A few weeks ago, I was sitting in my living room in the morning with my kids watching TV as I was scrolling through Instagram. I had this one thought. What am I doing?

There was an incredible article that came out a few days ago by Kevin Roose called, “Do Not Disturb: How I ditched my phone and unbroke my brain“. Every Pastor, parent, teacher, and student needs to read this article. In the article Kevin Roose states how he diagnosed his phone problem, “I found myself incapable of reading books, watching full-length movies or having long uninterrupted conversations.” He eventually moves on to try to deal with a phone addiction and has this incredible conversation with someone who specializes in helping people recover from cellphone addiction. Catherine Price, a science journalist, states how to correctly deal with an addiction or a phone addiction, “Instead, her program focuses on addressing the root causes of phone addiction, including the emotional triggers that cause you to reach for your phone in the first place.” Isn’t it so true about the way we medicate our problems or the worries in our lives? You might not medicate with an affair, it might just be a bag of chips or scrolling endless through instagram or twitter.

We are addicted to our phones, but the question is what is the root cause of the addiction. What are we looking for? What is the trigger?

When I teach sessions on tech I always start with a phone addiction quiz. We are so quick to think that someone else is the problem, but when I do the quiz, I realize that it’s not them, it’s me. We are the ones who are equally in awe of the apps and the instant gratification that comes from our phones. I am the one who scores 8 or higher on the quiz below. I am the one who needs to cut down on my cellphone consumption.

Enough about me, what about you? My question is how addicted to your phone are you?

Take this quiz: 

1. Do you find yourself spending more time on your cell or smartphone than you realize? Yes / No

2. Do you find yourself mindlessly passing time on a regular basis by staring at your cell or smartphone? Yes / No

3. Do you seem to lose track of time when on your cell or smartphone? Yes / No

4. Do you find yourself spending more time texting, tweeting or emailing as opposed to talking to people in person? Yes / No

5. Has the amount of time you spend on your cell or smartphone been increasing? Yes / No

6. Do you wish you could be a little less involved with your cell or smartphone? Yes / No 

7. Do you sleep with your cell or smartphone (turned on) under your pillow or next to your bed regularly? Yes / No

8. Do you find yourself viewing and answering texts, tweets and emails at all hours of the day and night—even when it means interrupting other things you are doing? Yes / No

9. Do you text, email, tweet or surf while driving or doing other similar activities that require your focused attention and concentration? Yes / No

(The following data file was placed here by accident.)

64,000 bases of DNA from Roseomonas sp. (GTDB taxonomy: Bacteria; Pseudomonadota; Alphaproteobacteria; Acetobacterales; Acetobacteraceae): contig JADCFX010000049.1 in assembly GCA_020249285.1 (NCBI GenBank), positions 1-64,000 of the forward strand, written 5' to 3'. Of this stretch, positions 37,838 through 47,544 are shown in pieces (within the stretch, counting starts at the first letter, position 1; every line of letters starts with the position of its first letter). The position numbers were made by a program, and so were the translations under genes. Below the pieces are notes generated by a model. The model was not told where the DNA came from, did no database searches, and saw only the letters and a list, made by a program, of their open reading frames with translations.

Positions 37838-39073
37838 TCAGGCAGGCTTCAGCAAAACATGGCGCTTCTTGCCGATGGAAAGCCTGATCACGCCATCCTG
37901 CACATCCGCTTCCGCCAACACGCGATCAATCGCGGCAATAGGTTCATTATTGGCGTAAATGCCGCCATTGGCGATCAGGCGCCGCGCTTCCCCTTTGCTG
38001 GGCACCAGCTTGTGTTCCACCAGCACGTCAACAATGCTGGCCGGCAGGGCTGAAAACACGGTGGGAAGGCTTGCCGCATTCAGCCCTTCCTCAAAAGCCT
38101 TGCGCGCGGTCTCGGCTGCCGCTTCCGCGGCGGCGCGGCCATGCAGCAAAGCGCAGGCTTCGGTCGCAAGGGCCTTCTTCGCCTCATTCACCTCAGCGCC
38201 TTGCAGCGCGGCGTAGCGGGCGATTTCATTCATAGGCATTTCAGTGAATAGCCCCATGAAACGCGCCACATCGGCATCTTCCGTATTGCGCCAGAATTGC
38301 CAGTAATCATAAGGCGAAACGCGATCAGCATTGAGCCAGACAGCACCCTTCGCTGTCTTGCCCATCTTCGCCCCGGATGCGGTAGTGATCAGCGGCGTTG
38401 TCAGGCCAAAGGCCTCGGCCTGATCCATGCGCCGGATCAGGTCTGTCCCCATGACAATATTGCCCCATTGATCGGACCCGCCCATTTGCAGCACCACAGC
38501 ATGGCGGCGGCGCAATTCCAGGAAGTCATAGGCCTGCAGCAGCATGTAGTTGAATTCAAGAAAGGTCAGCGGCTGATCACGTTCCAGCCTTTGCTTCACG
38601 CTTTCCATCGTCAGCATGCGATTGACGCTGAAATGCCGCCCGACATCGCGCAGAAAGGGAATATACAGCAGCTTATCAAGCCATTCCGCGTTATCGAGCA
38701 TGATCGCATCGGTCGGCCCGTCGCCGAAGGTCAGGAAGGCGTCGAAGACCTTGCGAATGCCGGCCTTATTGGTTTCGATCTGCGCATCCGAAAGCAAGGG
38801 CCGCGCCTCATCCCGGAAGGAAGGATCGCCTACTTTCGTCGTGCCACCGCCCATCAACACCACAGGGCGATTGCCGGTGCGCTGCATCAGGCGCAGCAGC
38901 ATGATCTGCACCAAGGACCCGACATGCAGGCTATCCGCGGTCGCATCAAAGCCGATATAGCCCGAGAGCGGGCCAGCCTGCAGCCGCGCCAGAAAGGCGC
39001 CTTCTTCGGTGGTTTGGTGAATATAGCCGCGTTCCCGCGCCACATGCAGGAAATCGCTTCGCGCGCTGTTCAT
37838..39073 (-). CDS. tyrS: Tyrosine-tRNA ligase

10. Do you feel your use of your cell or smartphone decreases your productivity at times? Yes / No

11. Do you feel reluctant to be without your cell or smartphone, even for a short time? Yes / No

12. Do you feel ill-at-ease or uncomfortable when you accidentally leave your smartphone in the car or at home, have no service or have a broken phone? Yes / No

13. When you eat meals, is your cell or smartphone always part of the table place setting? Yes / No

14. When your cell or smartphone rings, beeps or buzzes, do you feel an intense urge to check for texts, tweets, emails, updates, etc.? Yes / No

15. Do you find yourself mindlessly checking your cell or smartphone many times a day, even when you know there is likely nothing new or important to see? Yes / No

Answers: 

1 – 2. Your behavior is normal but that doesn’t mean you should live on your Smartphone.

3 – 4. Your behavior is leaning toward problematic or compulsive use.

5 – or above: It is likely that you may have a problematic or compulsive Smartphone use pattern.

8 or higher- If your score is over 8 you might consider seeing a psychologist, psychiatrist, or psychotherapist who specializes in behavioral addictions for a consultation.

Now what?

There is hope. There is hope when you look honestly at yourself. Catherine Price in the article in the New York Times writes, “Your life is what you pay attention to.” What is your phone distracting you from?

I agree in the article where he asks three questions before going on his phone. These simple questions will help you, “I put a rubber band around the device, for example, and changed my lock screen to one that showed three questions to ask myself every time I unlocked my phone: “What for? Why now? What else?”

What for? Why now? What else? (We will have this as a image you can screen shot over on our instagram account)

Those three simple questions will help you clarify what is your phone distracting you from. I think those three questions will help you understand and battle the reason you are picking your phone up a 100 plus times a day.

The biggest battle we will fight daily is this question: “Your life is what you pay attention to.” Why is it your phone? What a terrifying, challenging, inspiring question to wrestle with.